For perfectionists and people-pleasers, reaching out to “those other people” can feel awkward and even wrong. How do we get past our self-made obstacles to reach out to our neighbors with true love?

Cheri and Amy share the lessons they’re learning as they let go of perfectionism and follow the ways of Jesus as He loved others.

 


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Your Turn!

  • If “perception is reality,” how might your neighbors perceive you? Considering you are your neighborhood church, is there room for improvement?
  • What are your “earbuds”? What one thing will you change this week to “take the light with you” to your neighbors?

 

 

 

Transcript — scroll to read here (or download above)

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Grit ‘n’ Grace: Good Girls Breaking Bad Rules

Episode 56: More Than My Project How to Love Your Neighbors WholeHeartedly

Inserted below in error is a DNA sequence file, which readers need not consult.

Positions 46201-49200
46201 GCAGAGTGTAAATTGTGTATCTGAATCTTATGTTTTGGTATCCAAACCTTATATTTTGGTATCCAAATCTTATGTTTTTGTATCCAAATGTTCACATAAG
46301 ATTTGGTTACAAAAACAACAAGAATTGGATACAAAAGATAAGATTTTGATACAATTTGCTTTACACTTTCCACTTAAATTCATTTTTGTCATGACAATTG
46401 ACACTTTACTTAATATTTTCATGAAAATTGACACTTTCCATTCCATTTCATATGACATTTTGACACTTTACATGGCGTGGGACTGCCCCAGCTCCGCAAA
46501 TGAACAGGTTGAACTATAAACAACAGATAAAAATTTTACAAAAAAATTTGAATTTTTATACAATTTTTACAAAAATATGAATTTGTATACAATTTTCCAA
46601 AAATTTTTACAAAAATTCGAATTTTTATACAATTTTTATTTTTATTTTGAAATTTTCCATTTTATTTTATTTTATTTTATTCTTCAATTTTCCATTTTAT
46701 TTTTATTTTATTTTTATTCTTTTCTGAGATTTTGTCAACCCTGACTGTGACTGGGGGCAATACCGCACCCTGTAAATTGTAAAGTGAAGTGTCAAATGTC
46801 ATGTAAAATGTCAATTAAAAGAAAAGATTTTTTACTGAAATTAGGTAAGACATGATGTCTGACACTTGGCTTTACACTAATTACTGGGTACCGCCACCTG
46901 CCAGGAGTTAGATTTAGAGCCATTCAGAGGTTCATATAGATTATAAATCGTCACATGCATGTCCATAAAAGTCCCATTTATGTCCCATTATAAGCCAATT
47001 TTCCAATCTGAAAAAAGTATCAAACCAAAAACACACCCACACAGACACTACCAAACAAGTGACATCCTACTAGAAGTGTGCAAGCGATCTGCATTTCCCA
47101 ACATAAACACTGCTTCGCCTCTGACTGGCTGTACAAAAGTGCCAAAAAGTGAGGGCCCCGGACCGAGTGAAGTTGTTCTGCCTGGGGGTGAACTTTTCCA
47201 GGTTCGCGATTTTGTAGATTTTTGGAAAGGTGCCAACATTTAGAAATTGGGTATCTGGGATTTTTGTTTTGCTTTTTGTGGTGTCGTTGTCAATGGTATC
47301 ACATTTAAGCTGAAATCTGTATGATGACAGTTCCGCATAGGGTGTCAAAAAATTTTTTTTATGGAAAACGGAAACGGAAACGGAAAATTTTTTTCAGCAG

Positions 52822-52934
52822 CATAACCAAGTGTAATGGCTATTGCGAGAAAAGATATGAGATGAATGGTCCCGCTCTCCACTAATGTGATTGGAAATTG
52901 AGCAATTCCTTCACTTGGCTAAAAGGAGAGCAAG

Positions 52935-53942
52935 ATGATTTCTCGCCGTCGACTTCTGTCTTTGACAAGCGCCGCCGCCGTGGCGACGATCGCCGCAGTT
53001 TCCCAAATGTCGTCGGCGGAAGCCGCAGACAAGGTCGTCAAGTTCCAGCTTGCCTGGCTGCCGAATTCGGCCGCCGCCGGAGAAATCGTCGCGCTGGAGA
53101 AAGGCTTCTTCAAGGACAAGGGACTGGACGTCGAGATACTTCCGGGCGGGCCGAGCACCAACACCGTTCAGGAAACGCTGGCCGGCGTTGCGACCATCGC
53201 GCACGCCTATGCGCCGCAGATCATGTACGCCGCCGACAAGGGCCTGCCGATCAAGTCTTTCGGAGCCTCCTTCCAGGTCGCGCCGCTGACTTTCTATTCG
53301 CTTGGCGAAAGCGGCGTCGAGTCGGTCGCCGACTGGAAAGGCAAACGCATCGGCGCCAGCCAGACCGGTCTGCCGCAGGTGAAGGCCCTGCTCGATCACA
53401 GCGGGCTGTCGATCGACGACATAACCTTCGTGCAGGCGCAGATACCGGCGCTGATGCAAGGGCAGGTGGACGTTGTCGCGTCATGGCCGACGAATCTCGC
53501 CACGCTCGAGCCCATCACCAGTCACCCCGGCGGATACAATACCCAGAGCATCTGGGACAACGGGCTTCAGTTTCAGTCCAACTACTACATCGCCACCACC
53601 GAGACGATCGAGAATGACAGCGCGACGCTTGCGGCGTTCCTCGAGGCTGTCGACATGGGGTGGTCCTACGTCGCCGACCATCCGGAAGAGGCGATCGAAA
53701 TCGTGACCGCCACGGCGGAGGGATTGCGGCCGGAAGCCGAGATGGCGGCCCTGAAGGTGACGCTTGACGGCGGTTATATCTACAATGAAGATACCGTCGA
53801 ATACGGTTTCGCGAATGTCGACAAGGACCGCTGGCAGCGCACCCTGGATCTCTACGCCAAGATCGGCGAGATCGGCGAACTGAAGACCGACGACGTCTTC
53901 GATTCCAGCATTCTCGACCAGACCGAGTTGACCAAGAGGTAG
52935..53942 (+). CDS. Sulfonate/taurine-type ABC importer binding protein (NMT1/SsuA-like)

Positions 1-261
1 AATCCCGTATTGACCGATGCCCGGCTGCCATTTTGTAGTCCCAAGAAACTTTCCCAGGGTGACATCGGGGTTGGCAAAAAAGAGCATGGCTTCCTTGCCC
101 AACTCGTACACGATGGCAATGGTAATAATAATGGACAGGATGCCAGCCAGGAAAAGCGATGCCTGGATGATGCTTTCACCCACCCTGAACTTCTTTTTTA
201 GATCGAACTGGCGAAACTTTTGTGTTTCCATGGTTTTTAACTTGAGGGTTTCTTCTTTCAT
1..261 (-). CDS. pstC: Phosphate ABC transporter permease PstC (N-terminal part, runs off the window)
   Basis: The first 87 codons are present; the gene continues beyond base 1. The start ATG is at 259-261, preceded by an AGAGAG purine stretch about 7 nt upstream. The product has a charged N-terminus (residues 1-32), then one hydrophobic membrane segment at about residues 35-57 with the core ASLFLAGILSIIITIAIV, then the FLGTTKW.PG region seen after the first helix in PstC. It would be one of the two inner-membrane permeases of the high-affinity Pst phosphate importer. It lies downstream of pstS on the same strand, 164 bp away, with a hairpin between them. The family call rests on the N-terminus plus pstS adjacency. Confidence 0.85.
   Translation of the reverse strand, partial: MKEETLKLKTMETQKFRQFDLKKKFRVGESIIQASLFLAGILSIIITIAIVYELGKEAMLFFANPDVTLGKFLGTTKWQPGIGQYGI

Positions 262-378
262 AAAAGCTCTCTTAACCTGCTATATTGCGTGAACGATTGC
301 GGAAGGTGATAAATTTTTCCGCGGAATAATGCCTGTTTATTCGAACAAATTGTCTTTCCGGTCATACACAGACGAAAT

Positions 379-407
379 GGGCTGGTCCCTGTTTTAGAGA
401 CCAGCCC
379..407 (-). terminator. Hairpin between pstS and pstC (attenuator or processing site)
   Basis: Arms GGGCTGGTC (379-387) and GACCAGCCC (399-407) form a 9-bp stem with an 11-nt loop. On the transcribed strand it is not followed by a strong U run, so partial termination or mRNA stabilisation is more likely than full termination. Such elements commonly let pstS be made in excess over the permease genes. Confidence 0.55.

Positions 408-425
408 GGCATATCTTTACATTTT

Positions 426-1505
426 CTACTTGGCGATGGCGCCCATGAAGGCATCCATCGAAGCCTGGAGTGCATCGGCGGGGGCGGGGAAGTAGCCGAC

Cheri

Okay I’m going to turn my phone off. How’s that? I’m going to focus. Look at that. I don’t have to be available to everybody. So there!

Amy

I left my phone in the car when we went to the ballpark last night. ‘Cause I can’t…I definitely have an addiction. I cannot not look unless it’s not there.

Cheri

Yeah, let’s not do an episode on that topic.

 

Amy

No.

 

Cheri

I don’t want my toes stomped on that badly.

 

Amy

Although I am fascinated by the brain science of what our phones are doing to our … what’s happening to our brains…I mean I’m convicted by it. I just watched a Sixty Minutes thing about – its called “brain-hacking.” And it was experts in the industry that are designing things and talking about how they hack our brains. It was disturbing.

Cheri